Internationally acclaimed artist David Hinchliffe will host a community art event at the University of Southern Queensland’s Gumbi Gumbi Gardens on Sunday (October 9).
David Hinchliffe, along with a group of established and emerging artists, will capture the beauty and significance of the grounds, which were designed in close partnership with First Nations Elders.
With University of Southern Queensland Vice-Chancellor Professor Geraldine Mackenzie, and Elder-in-Residence Uncle Wayne Fossey participating, the event aims to shine a light on local creatives as well as the cultural importance of the Gumbi Gumbi Gardens.
“Last year, we held this event in the Japanese Garden, culminating in an art exhibition at the University’s new gallery,” Professor Mackenzie said.
“This year, we will be based at the Gumbi Gumbi Gardens, one of my favourite spots at the University.
“We have chosen artists from various genres, including wire sculpture, pen and ink, watercolour, oil and acrylic painting. Invited local artists include member for Groom Garth Hamilton, the winner of the 2022 Southern Queensland Landscapes First Nations Art Competition winner Melinda Luscombe, and several local high school students.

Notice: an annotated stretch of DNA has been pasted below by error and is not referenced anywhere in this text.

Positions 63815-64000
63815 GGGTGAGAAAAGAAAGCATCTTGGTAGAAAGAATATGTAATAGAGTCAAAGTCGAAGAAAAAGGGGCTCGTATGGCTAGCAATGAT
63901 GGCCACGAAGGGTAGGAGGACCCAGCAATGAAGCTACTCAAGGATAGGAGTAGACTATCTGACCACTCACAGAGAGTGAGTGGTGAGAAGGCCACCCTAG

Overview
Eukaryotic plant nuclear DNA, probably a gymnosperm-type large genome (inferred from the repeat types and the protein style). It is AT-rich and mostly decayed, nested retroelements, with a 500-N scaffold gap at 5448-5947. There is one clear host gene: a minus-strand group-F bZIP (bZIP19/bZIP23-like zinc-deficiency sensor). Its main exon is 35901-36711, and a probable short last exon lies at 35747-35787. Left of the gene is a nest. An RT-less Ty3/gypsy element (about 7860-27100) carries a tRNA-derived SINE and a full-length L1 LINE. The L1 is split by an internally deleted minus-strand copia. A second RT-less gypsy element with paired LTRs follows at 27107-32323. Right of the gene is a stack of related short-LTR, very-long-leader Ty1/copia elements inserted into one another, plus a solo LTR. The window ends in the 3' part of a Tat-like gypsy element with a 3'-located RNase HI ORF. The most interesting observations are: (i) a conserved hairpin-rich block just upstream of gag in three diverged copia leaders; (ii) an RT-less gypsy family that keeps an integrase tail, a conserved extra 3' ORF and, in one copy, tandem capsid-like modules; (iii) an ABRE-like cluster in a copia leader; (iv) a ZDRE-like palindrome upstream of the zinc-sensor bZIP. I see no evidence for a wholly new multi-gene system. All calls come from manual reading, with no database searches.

“Through these different mediums, we hope to showcase the diversity of talent and interpretation of this very special place.”
The Gumbi Gumbi Gardens features more than 100 plant species and displays an extensive array of Indigenous flora used by the local Aboriginal communities for various purposes, including food and medicine.
The symbol of these Gardens – the gumbi gumbi (Pittosporum angustifolium) – represents knowledge, growth and healing.
Members of the public are welcome to watch the artists at work in the Gumbi Gumbi Gardens on Sunday from 9am-3pm.
Professor Geraldine Mackenzie and artist David Hinchliffe.